- Green labeling/certification used for marketing or demonstration purposes and for verification of a structure’s increased market and societal value.
- Marketing of their green label, certification, or brand to build awareness, brand value, and promote (within the building market/industry) transformation to sustainable building practice as standard practice.
Why Should I Certify My Home?
The answer to this question varies from person to person.
Most people, whether they are building professionals or owners involved in the construction of a new home, use green building certification programs for help in the design process to ensure that they are considering and incorporating all the green design and building principles appropriate to their home.
Some, whether occupants or building professionals, are clearly looking for scientific testing and an independent, third-party verification that their home is achieving green standards.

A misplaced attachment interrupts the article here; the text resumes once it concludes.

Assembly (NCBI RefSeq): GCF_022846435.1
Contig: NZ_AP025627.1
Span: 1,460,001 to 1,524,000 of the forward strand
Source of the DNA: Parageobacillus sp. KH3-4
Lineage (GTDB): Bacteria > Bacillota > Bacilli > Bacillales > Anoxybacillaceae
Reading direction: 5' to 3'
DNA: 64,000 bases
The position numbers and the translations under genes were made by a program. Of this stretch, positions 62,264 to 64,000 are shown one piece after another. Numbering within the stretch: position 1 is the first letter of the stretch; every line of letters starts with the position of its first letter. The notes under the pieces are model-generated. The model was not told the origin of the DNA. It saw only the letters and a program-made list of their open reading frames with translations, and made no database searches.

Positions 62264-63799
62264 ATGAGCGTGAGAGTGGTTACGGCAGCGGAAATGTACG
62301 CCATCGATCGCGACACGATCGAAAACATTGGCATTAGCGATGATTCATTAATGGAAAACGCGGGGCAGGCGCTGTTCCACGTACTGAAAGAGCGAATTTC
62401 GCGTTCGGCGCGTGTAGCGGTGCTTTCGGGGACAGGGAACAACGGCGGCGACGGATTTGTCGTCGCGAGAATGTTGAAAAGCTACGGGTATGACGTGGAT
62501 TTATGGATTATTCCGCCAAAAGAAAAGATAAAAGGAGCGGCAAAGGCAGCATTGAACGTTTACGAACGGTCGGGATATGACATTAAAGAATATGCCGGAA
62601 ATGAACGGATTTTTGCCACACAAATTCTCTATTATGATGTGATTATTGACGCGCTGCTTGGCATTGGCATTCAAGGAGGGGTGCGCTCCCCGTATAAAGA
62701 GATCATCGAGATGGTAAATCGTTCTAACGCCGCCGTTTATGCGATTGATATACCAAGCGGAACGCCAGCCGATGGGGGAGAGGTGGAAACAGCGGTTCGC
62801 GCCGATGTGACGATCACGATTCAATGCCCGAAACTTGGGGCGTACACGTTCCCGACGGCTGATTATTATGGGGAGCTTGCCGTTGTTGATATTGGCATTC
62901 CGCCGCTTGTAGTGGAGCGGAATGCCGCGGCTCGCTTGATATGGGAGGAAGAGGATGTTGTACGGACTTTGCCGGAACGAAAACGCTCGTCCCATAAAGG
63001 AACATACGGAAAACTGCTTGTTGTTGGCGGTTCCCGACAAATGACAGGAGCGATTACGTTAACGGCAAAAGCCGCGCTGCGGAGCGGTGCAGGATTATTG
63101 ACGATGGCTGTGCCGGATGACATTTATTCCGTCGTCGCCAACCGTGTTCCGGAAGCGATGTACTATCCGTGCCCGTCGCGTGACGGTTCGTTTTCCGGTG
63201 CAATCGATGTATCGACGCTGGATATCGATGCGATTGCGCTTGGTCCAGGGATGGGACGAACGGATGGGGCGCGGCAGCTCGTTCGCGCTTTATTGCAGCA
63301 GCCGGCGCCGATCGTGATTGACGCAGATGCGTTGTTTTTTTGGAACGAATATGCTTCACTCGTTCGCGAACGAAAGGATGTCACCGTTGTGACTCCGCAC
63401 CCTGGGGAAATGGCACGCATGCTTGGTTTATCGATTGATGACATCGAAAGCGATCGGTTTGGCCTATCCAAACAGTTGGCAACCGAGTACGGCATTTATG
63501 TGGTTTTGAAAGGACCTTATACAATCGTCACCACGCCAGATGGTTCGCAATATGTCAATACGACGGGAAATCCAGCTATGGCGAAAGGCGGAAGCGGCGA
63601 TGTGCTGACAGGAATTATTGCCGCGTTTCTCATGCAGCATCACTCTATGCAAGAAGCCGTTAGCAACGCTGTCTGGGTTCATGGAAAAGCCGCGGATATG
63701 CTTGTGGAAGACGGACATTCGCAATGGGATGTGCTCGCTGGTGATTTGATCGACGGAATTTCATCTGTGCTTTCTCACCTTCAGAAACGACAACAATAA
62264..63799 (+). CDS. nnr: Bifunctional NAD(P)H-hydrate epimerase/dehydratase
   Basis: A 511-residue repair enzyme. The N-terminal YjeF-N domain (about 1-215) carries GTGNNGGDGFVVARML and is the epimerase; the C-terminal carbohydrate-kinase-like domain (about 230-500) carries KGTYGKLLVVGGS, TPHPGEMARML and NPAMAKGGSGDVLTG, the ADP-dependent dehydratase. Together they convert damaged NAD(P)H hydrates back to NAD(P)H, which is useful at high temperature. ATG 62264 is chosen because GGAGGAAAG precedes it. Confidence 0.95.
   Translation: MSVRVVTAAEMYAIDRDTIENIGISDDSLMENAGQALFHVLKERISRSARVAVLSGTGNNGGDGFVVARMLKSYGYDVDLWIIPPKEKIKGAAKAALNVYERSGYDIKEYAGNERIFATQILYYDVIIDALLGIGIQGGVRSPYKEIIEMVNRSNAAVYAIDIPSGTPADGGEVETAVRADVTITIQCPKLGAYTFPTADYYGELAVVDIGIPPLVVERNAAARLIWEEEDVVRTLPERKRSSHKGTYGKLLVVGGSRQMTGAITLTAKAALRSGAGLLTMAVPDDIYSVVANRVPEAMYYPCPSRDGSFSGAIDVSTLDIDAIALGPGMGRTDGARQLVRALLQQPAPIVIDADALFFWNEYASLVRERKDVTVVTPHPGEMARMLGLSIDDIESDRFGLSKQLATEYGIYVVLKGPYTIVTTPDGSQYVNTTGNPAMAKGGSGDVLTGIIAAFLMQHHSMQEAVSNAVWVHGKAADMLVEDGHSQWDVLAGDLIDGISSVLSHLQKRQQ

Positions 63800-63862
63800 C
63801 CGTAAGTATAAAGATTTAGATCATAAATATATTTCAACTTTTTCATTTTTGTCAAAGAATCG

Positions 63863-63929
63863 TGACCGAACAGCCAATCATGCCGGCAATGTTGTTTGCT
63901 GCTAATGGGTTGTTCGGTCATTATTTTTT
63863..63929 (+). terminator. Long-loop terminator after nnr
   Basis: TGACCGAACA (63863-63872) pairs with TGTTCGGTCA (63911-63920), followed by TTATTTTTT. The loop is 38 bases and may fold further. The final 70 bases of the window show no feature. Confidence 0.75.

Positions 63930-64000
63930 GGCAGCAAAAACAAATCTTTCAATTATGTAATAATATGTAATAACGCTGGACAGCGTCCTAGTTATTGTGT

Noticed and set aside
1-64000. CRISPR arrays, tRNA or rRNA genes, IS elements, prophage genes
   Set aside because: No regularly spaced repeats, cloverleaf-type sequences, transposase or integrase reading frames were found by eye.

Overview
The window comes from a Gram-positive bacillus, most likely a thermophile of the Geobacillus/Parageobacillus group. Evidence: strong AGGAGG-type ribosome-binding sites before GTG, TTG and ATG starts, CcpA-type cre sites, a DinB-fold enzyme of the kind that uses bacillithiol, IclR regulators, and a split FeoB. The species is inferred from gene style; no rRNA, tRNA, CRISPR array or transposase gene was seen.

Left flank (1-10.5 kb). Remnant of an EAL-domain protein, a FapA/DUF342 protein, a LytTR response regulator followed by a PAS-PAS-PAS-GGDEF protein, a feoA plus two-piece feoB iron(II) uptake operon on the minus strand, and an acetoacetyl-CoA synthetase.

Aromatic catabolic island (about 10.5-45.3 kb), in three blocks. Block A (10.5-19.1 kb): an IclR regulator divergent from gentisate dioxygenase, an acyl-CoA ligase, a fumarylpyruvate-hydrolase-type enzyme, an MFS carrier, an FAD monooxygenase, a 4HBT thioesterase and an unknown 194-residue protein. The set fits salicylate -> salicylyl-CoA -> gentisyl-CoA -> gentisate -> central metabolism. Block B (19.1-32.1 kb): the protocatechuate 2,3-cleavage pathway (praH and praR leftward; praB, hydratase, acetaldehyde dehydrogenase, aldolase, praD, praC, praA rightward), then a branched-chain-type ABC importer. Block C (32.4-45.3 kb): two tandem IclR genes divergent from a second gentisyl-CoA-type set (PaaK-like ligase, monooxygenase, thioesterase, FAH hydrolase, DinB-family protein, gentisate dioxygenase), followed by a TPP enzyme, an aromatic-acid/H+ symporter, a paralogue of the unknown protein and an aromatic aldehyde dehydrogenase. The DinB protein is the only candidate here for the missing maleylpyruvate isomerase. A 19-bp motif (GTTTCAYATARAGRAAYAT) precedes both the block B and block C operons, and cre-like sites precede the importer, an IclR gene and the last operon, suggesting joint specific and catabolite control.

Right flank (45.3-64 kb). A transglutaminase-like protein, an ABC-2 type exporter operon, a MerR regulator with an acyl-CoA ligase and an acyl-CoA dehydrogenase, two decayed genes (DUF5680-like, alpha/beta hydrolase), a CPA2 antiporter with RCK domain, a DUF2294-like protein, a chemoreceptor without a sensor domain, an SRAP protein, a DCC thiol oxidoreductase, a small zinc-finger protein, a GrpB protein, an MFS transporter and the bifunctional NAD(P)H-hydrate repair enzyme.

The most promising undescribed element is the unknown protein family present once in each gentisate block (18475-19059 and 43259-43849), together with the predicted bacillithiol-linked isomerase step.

Some seek certification as they believe it will be of value economically through reduced operations and maintenance costs and/or because a healthier indoor environment should translate to better health.
Many feel that incorporating green building practices are important to the health of our planet and to future generations.
Green building certification program providers all seek to promulgate standards they believe will ensure achievement of at least a minimum acceptable level of movement toward sustainable building practice and hopefully much more.  They also seek to ensure that this minimum level is high enough to be meaningful and avoid criticism as “Greenwashing,” the unscrupulous use of the term “green” for marketing purposes.
Green Certification Programs